The field of wearable hydraulics for human-assistive devices is expanding. One of the major challenges facing development of these systems is creating lightweight, portable power units. This project’s goal was to develop design strategies and guidelines with the use of analytical modeling to minimize the weight of portable hydraulic power supplies in the range of 50–300 W. Steady-state, analytical models were developed and validated for a system containing a lithium-polymer battery, brushless DC motor, and axial-piston pump. Component parameters such as motor size, pump size, and swashplate angle were varied to explore and develop four main design guidelines that can be used by designers to minimize overall system weight. First, it is often not beneficial to select the smallest sized electric motor that can provide the required torque and speed. Second, cooling systems generally do not help reduce overall system weight. Third, the gearbox between the electric motor and pump should be eliminated to reduce system weight. Fourth, iterative modeling is necessary to determine the various range of particular component parameters necessary to result in a minimal-weight system. The analytical model developed takes inputs of desired flowrate, pressure, and runtime, and outputs the combination of pump size, swashplate angle, and motor size that results in a minimal-weight system. The four design principles and the computer simulation are tools that can be used to either design a fully custom, weight-optimized power supply or to aid in the selection of commercially available components for a low-weight power supply.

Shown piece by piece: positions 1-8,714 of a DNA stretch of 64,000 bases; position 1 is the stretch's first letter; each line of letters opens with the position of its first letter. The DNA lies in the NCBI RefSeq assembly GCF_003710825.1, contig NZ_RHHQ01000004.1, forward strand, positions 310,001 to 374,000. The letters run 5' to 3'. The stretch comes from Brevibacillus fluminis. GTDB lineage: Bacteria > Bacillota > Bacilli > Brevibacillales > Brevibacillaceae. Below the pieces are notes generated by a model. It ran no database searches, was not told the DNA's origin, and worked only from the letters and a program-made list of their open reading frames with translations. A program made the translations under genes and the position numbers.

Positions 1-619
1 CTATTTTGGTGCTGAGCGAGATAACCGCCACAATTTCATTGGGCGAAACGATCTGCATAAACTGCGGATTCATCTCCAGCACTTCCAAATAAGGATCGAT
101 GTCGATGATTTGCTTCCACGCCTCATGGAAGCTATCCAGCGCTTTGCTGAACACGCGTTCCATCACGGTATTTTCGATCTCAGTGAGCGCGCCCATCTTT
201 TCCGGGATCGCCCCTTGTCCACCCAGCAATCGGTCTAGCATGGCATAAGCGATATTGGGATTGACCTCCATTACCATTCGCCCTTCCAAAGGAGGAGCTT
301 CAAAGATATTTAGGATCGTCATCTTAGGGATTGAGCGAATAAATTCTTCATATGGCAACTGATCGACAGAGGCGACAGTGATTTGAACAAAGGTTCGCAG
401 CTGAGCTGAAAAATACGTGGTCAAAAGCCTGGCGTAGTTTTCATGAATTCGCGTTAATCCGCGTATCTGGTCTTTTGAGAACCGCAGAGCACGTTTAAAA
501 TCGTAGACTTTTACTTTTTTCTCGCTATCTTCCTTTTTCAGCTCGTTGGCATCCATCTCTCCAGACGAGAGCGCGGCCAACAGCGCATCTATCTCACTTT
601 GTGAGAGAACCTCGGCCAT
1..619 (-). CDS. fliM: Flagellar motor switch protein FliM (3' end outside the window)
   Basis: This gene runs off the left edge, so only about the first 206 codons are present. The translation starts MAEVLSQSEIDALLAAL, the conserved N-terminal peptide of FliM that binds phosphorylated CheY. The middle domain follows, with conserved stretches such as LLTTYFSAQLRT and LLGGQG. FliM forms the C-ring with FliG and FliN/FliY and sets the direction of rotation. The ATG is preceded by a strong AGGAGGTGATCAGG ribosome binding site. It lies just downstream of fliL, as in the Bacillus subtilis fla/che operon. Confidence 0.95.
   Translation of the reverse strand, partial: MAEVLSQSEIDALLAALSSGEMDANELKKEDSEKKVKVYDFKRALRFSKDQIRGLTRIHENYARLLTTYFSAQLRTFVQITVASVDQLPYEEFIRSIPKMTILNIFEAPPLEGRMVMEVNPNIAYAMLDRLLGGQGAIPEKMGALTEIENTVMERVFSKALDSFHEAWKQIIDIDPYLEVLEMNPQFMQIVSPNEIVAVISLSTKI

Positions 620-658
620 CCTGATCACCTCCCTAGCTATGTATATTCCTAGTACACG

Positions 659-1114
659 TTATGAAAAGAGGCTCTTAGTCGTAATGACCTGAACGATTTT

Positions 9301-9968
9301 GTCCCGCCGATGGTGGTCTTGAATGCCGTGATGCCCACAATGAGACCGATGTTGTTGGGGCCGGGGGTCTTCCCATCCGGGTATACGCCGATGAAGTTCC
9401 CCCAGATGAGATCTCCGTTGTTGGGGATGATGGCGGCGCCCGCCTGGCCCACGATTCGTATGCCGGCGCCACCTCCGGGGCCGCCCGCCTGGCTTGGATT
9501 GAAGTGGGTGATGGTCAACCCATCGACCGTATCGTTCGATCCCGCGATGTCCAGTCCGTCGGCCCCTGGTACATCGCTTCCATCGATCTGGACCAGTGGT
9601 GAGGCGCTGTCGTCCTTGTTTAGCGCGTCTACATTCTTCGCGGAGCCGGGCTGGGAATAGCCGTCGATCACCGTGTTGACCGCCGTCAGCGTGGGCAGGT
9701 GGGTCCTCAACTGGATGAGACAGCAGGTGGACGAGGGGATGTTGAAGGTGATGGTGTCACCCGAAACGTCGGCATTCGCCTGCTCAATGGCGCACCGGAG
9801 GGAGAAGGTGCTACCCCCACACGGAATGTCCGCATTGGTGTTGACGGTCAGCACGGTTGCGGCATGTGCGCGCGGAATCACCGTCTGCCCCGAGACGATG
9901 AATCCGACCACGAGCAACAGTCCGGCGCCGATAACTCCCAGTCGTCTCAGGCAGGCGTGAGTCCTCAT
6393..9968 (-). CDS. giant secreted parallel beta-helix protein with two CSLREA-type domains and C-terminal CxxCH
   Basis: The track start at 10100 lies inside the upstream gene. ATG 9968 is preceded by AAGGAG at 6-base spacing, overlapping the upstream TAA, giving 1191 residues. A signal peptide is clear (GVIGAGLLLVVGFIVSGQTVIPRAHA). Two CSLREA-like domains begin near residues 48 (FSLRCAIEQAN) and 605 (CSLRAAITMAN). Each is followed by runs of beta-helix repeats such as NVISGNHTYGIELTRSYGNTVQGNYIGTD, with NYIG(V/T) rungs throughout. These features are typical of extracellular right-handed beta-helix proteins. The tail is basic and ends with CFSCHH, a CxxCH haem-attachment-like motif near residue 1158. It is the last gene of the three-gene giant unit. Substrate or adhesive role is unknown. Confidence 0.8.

- Dynamic Systems and Control Division
Optimization and Design Principles of a Minimal-Weight, Wearable Hydraulic Power Supply
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Nath, JD, & Durfee, WK. "Optimization and Design Principles of a Minimal-Weight, Wearable Hydraulic Power Supply." Proceedings of the ASME 2017 Dynamic Systems and Control Conference. Volume 1: Aerospace Applications; Advances in Control Design Methods; Bio Engineering Applications; Advances in Non-Linear Control; Adaptive and Intelligent Systems Control; Advances in Wind Energy Systems; Advances in Robotics; Assistive and Rehabilitation Robotics; Biomedical and Neural Systems Modeling, Diagnostics, and Control; Bio-Mechatronics and Physical Human Robot; Advanced Driver Assistance Systems and Autonomous Vehicles; Automotive Systems. Tysons, Virginia, USA. October 11–13, 2017. V001T30A002. ASME. https://doi.org/10.1115/DSCC2017-5046
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